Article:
Despite the fact that someone's feelings were hurt because their opinion was opposed, this is not a strong enough reason for the Church to shy away from controversial subjects. In fact, I don't believe there are any reasons that are strong enough for that.

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I'll give the answer I gave in EQ on this very topic.

God as our Heavenly Father and we his Children, he Loves us and wants us to love him.. It's written that Jesus said the two greatest commandments was to Love God with all you heart might mind and strength, and the other is like unto it.. To love your neighbor... And upon these hangs ALL the laws of the prophets... As Beetles tune goes.. ALL you need LOVE, Love. love is all you need.. The interesting thing about Love is that it's an emotion that can't be compelled, it's something that must be freely given otherwise it's not actually love, it's something else.. So how can we truly Love our Father in Heaven if we are not FREE to do so. Without free will there is no love and there is no purpose in God's plan.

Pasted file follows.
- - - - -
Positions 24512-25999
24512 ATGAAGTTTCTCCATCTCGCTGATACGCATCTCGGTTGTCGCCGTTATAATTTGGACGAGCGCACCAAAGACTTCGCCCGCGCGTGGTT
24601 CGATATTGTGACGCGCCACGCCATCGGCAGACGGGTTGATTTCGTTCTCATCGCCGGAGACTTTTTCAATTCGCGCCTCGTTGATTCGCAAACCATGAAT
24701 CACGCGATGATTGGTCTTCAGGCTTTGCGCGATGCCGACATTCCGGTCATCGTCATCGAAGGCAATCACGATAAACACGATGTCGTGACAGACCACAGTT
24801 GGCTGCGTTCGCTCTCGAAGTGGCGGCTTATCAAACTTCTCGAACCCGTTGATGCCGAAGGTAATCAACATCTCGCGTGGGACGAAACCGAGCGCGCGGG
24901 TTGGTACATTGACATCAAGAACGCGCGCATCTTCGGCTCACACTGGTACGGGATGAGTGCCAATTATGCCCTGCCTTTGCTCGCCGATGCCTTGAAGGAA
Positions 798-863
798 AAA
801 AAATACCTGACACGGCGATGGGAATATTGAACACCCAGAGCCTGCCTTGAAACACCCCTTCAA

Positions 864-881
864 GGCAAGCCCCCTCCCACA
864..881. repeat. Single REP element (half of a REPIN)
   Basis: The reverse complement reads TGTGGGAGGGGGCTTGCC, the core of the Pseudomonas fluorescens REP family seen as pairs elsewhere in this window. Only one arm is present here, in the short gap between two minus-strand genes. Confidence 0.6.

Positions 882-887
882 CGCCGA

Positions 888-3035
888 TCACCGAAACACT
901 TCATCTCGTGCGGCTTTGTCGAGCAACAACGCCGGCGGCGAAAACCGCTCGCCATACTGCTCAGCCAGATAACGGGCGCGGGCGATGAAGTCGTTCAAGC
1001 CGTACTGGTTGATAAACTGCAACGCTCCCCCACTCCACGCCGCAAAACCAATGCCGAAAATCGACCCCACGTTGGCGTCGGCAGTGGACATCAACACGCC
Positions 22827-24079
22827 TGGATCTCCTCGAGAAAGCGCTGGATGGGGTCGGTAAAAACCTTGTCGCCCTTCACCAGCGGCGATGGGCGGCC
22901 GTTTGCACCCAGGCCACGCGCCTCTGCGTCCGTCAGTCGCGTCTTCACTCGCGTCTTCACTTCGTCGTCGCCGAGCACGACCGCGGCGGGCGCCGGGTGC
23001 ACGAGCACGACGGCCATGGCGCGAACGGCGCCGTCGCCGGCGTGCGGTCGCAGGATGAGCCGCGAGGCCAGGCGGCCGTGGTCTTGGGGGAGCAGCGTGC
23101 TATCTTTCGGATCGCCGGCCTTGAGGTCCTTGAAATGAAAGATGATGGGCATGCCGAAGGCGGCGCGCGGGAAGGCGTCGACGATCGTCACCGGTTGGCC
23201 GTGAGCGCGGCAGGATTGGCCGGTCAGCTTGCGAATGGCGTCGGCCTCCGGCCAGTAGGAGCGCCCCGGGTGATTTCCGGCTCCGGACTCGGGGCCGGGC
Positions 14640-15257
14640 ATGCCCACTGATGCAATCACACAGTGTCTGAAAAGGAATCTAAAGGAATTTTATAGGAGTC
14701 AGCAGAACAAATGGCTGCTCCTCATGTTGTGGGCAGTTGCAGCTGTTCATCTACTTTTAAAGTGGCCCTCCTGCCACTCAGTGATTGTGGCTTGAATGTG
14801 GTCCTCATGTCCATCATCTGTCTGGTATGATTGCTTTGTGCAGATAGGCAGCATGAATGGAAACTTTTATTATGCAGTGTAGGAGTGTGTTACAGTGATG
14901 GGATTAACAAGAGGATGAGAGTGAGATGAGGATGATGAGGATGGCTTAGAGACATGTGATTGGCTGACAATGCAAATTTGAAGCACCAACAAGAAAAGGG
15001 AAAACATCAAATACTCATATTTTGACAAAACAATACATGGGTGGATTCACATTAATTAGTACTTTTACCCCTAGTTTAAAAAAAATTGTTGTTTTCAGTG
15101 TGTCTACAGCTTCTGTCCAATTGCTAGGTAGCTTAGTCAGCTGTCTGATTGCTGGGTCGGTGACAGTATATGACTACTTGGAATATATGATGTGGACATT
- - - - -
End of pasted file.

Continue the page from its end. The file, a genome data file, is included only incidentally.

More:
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I'll give the answer I gave in EQ on this very topic.

God as our Heavenly Father and we his Children, he Loves us and wants us to love him.. It's written that Jesus said the two greatest commandments was to Love God with all you heart might mind and strength, and the other is like unto it.. To love your neighbor... And upon these hangs ALL the laws of the prophets... As Beetles tune goes.. ALL you need LOVE, Love. love is all you need.. The interesting thing about Love is that it's an emotion that can't be compelled, it's something that must be freely given otherwise it's not actually love, it's something else.. So how can we truly Love our Father in Heaven if we are not FREE to do so. Without free will there is no love and there is no purpose in God's plan.